News, Culture & Society

Christian Porter: How a few small words led Attorney-General to sue ABC, Louise Milligan

The ABC and its star reporter Louise Milligan didn’t name Christian Porter in a bombshell report revealing a minister had allegedly raped a woman in the ’80s before she took her own life. 

But the Attorney-General, 50, and the who’s who of lawyers representing him argue the national broadcaster still ‘gravely’ injured his reputation by referring to the accused man as a ‘senior’ Morrison Government minister and ‘Cabinet’ official. 

Porter sued the ABC and Ms Milligan at the Federal Court on Monday, represented by heavyweight criminal defence barrister Bret Walker SC (who defended Cardinal George Pell), defamation expert Sue Chrysanthou SC (Geoffrey Rush) and solicitor Rebekah Giles. 

In court documents, Porter’s lawyers alleged the broadcaster and reporter wanted to ensure ‘he was publicly condemned and disgraced’ even though the now-dead woman’s claims ‘could never be proved in any criminal or civil proceeding.’ (NSW Police have closed an investigation into the matter). 

The minister’s lawyers also alleged that Ms Milligan engaged in a ‘campaign against Porter to harm his reputation and have him removed as Attorney-General’, allegedly republishing assertions the victim should be ‘believed’ and ‘deserves justice’.  

Porter’s lawyers also claim the minister was never given an opportunity to respond to the allegations in the ABC report before the story was published. 

The ABC has only commented to say it will defend the court action – likely to be the most high-profile defamation case since Rebel Wilson sued Bauer Media. 

Christian Porter (front row, far left) with the Morrison Government’s inner and outer ministry. As Attorney-General, Mr Porter is one of the administration’s most senior ministers  

On the front bench: Porter - the leader of the House as well as the Attorney-General - sits between Treasurer Josh Frydenberg and Home Affairs Minister Peter Dutton

On the front bench: Porter – the leader of the House as well as the Attorney-General – sits between Treasurer Josh Frydenberg and Home Affairs Minister Peter Dutton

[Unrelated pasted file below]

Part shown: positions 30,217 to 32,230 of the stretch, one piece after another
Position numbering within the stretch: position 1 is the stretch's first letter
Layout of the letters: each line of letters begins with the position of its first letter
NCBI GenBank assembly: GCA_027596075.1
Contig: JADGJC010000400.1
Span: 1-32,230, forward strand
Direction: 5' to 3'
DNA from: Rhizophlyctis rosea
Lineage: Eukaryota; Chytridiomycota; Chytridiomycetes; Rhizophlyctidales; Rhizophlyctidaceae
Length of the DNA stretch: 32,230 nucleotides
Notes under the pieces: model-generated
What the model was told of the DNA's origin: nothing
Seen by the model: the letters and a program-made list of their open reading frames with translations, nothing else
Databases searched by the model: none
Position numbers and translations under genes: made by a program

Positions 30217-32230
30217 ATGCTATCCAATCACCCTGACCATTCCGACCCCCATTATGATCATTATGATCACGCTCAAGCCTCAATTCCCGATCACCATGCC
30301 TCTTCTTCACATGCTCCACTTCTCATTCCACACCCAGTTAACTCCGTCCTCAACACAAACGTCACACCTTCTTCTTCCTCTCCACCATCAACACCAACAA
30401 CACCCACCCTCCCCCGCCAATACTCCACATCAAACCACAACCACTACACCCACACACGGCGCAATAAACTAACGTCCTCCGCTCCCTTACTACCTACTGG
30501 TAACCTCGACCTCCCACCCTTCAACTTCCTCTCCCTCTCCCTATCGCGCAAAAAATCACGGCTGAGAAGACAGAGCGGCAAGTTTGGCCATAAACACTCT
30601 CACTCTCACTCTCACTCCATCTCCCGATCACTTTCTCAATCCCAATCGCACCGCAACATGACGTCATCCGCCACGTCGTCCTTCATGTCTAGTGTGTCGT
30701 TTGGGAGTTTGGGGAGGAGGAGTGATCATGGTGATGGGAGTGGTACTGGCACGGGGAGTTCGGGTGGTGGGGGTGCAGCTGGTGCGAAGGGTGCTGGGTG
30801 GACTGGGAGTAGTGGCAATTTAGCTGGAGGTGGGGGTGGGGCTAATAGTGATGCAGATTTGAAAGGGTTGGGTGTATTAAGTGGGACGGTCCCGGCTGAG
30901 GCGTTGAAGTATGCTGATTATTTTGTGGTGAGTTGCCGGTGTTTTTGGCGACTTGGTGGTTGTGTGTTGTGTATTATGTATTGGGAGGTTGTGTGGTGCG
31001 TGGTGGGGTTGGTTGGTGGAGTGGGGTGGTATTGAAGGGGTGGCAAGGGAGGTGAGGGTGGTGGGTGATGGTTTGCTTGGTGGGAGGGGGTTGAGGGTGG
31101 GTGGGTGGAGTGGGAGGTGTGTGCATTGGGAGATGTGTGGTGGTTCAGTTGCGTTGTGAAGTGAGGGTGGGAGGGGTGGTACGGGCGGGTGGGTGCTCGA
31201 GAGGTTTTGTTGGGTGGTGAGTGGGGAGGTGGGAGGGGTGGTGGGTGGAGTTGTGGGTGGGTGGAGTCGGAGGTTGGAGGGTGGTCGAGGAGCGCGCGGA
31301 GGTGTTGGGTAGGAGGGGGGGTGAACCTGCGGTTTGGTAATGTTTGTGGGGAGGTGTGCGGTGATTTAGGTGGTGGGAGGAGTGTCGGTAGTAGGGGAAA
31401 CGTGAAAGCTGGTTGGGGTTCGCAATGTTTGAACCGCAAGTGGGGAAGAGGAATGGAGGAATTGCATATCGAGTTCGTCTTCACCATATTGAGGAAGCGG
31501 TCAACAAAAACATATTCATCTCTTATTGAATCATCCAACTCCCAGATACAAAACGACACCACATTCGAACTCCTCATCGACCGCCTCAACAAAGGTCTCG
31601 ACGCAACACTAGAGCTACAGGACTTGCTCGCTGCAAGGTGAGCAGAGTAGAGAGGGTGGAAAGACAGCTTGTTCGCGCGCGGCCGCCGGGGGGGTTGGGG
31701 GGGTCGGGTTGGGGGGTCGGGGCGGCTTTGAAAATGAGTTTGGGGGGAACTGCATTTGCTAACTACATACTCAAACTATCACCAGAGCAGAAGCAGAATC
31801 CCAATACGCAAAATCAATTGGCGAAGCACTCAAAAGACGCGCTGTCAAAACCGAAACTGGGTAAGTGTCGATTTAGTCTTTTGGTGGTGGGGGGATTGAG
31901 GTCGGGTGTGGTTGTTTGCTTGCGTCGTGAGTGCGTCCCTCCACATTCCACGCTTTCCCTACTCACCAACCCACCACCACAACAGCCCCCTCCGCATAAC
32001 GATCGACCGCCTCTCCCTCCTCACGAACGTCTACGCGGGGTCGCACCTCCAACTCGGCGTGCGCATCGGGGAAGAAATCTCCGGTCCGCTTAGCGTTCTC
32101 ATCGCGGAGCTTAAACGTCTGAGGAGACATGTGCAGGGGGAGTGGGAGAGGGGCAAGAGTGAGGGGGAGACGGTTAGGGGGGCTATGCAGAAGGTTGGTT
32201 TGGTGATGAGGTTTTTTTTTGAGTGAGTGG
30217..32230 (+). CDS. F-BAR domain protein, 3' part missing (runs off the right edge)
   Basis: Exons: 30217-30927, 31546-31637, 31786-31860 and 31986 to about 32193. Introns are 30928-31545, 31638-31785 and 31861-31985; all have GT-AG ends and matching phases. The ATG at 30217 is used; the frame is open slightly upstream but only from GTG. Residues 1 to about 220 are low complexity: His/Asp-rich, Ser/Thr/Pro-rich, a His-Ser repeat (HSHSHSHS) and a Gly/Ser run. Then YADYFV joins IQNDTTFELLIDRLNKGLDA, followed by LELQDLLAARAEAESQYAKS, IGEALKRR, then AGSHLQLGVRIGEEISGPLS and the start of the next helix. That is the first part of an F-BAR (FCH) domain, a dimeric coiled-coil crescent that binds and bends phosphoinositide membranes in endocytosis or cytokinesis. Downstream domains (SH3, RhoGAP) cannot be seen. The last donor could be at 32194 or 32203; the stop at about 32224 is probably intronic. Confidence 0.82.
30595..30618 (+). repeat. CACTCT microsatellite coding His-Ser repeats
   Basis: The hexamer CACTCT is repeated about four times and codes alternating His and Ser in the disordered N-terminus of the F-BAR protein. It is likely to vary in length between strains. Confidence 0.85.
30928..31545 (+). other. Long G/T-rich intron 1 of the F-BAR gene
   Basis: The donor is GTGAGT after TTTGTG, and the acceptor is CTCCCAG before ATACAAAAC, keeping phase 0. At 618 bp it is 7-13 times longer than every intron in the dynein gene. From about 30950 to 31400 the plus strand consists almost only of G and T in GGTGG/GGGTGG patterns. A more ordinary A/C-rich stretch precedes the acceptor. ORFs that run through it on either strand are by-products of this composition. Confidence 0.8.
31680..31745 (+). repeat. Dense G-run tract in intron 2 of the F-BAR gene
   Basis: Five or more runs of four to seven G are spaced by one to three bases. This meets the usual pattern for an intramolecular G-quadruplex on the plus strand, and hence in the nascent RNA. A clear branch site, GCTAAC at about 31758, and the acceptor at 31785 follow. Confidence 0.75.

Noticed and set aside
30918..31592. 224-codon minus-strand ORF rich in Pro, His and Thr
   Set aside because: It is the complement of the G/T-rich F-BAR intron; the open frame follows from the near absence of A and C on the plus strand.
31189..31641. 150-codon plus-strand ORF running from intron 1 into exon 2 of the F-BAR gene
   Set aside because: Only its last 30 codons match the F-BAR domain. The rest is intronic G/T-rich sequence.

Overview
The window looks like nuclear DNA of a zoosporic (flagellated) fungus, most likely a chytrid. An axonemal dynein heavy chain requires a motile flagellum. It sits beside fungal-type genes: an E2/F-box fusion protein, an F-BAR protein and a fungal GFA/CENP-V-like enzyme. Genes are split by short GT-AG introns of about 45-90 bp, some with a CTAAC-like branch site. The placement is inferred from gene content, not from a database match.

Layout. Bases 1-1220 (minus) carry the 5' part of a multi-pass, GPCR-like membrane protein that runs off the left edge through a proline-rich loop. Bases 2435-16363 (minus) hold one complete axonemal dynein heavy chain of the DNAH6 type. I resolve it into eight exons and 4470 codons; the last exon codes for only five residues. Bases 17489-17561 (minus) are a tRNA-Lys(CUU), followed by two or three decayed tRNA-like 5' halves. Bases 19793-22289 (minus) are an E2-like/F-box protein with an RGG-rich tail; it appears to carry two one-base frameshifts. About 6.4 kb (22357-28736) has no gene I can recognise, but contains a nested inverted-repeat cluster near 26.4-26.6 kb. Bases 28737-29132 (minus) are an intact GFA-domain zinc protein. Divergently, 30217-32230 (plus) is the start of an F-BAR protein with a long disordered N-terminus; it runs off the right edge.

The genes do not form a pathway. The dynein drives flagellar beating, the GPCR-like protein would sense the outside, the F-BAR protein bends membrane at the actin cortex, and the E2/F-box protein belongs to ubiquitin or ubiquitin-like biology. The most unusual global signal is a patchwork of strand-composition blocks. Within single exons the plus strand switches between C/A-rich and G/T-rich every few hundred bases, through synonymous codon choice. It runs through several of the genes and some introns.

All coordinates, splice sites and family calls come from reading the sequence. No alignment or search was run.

The words that allegedly identified Porter 

While the ABC’s initial February 26 article never specifically named Porter, his lawyers claim its descriptions of the unnamed accused rapist as a ‘senior minister’, ‘Cabinet minister’ and ‘senior member of the government’ led to him being identified.  

The article said an incident had allegedly occurred in Sydney in 1988 when the woman was 16-years-old.  

Porter’s lawyers argued in court documents that there were just 16 men in the Federal Cabinet at the time the article was published. 

Meanwhile, there were just six men who were ‘approximately the same age’ as the woman. 

Including Porter, only three of those were considered ‘senior’ members of the Cabinet, the statement of claim said.  

Porter being part of this ‘limited class of persons’ led to him being identified as the man who there were ‘reasonable grounds’ to believe was an alleged rapist, the court documents said.   

Journalist Louise Milligan broke the story that the Prime Minister and other MPs had been sent a document making the claims, which Porter denies ever hpapened

Journalist Louise Milligan broke the story that the Prime Minister and other MPs had been sent a document making the claims, which Porter denies ever hpapened

Porter ‘named every six seconds’ on Twitter  

Meanwhile, on the day the ABC’s story was published, and afterwards, Porter’s name began trending on Twitter, his lawyers told the court. 

Traffic to his website, Christianporter.com.au, and his Facebook page, spiked.  

Two days after the ABC published its article, someone tried to change Porter’s entry on Wikpedia, an online encyclopedia anyone can edit, court documents said. 

‘On Sunday 28 February 2021 an unknown person attempted to amend Porter’s Wikipedia entry to include the fact he was in Sydney in 1988,’ the lawyers argued.

On March 2, the ABC ran a second story referring to the alleged victim as having participated in a state debating team.  

Porter’s lawyers argued that he was known to be a champion debater who attended the World Universities Debating Championship in Sydney in 1988.  

Attorney-General Christian Porter (above, with ex-wife Jennifer Porter, who is no connection to the case)

Attorney-General Christian Porter (above, with ex-wife Jennifer Porter, who is no connection to the case) 

The second ABC report also featured a friend of the alleged victim who also appeared on a Four Corners program about Porter last November.  

Porter’s lawyers claimed that documentary had alleged that he had a ‘history of mistreating women’, was a sexist and a misogynist.   

Former prime minister Malcolm Turnbull had appeared in the documentary – and told the Sydney Morning Herald in March that ‘everybody knows’ who the alleged rapist was, and called for him to out himself. 

At one point, Porter’s lawyers alleged he was being named on Twitter as the alleged perpetrator ‘every six seconds’, according to the ABC’s Media Watch program.

Porter was ‘was obliged to identify himself as the subject of the article’ on Wednesday, March 3, his lawyers said. 

A teary Porter vehemently denied the claims at a press conference in his home city of Perth – saying the alleged attack ‘just didn’t happen’. 

He has taken mental health leave from his position as the nation’s top lawyer through to the end of the month. 

The ABC and Ms Milligan are yet to file defences.  

The case is expected to come before the Justice Jayne Jagot for a case management hearing at a later date. 

Read more at DailyMail.co.uk